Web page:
Quick facts on hydration
- Water makes up over half our bodyweight and fluids are essential for good health.
- If we are dehydrated this can make us feel tired, cause headaches and make it difficult to concentrate.
- The body loses water throughout the day, through our skin, when we breathe and when we go to the toilet and so it is important to drink regularly.
- We need about 6-8 cups or glasses of fluid a day – more if it is hot or if we are physically active.
- All non-alcoholic drinks, including tea and coffee, can hydrate us.
- Plain water is a good choice as it provides us with fluid without any sugar or acids that can harm teeth.
- Drinks like milk, fruit or vegetable juices and smoothies also provide some vitamins and minerals. It is recommended that we keep juices or smoothies to one small glass (150ml) a day. This is because the natural sugars in fruit and vegetables are released when they are juiced or pureed, so they are counted as ‘free sugars’ - the type we should limit in the diet.
- It is best to limit sugary drinks like sugary fizzy drinks and swap these for water (or sugar-free versions).
- Younger children need plenty of fluid and may not be able to or remember to ask for drinks and it is good to encourage them to drink regularly.
- Older adults who are not in good health or have mobility issues, as well as other vulnerable adults, may be more at risk of dehydration and so need to be supported to drink regularly.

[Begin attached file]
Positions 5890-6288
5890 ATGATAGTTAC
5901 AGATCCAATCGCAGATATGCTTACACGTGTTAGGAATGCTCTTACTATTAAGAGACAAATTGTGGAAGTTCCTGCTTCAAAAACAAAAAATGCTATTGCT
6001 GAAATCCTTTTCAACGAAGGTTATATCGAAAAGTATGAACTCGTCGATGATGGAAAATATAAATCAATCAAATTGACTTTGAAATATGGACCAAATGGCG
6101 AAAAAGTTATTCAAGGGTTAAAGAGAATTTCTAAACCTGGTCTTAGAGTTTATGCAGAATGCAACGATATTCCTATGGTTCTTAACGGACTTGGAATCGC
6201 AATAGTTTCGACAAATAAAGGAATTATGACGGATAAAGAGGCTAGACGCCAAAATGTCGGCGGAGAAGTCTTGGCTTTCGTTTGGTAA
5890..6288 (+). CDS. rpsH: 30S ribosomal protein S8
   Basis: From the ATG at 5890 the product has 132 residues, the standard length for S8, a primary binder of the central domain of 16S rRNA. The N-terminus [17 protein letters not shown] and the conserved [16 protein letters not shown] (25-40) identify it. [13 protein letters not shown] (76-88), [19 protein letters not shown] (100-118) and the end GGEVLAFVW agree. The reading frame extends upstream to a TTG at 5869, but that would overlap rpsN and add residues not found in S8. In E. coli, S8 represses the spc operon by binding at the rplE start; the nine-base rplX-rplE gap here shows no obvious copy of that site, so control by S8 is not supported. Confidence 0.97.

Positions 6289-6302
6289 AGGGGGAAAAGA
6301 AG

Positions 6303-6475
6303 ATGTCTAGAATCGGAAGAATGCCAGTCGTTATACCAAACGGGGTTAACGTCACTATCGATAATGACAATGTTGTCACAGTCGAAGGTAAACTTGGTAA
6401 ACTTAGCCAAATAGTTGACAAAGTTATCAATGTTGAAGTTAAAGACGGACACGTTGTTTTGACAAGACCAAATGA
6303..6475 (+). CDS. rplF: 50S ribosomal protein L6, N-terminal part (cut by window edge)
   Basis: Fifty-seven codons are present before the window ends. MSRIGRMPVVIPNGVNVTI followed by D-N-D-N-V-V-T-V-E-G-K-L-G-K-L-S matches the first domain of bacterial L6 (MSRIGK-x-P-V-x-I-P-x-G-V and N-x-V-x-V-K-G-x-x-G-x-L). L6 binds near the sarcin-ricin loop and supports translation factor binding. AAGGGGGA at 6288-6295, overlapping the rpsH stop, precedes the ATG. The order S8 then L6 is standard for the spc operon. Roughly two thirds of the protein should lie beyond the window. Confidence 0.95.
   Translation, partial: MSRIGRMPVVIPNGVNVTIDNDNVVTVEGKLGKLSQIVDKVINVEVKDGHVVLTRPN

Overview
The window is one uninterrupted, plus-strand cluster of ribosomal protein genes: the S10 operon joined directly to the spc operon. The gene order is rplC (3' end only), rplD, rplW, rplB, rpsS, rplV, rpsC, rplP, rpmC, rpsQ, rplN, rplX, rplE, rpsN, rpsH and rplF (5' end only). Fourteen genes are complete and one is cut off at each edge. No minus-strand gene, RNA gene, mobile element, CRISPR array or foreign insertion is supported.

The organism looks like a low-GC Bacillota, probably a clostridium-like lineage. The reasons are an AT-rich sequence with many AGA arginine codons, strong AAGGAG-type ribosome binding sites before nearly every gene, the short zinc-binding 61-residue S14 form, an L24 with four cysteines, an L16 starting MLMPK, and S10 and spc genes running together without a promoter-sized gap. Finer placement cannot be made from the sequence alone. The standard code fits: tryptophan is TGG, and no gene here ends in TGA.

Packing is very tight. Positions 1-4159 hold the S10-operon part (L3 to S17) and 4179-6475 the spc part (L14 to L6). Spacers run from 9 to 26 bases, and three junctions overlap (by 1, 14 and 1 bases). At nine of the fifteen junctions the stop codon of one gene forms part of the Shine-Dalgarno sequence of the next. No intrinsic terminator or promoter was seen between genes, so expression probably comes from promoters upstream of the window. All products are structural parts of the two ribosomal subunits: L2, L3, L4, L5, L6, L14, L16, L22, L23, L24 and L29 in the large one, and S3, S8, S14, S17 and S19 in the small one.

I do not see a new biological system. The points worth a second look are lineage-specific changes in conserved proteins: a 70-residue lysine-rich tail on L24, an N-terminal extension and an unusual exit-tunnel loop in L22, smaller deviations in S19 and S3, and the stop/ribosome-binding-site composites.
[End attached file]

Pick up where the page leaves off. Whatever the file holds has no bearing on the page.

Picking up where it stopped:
These resources provide key information about healthy hydration at different life stages.
A resource showing healthy hydration options for children aged 1-4 years.
A resource showing healthy hydration options for children aged 5-11 years.
A resource showing healthy hydration options for teenagers and adults.
A resource showing healthy hydration options for older adults with poor appetites.
Help us improve
We'd love to hear your thoughts about this page below.
If you have a more general query, please contact us.
Please note that advice provided on our website about nutrition and health is general in nature. We do not provide any personal advice on prevention, treatment and management for patients or their family members.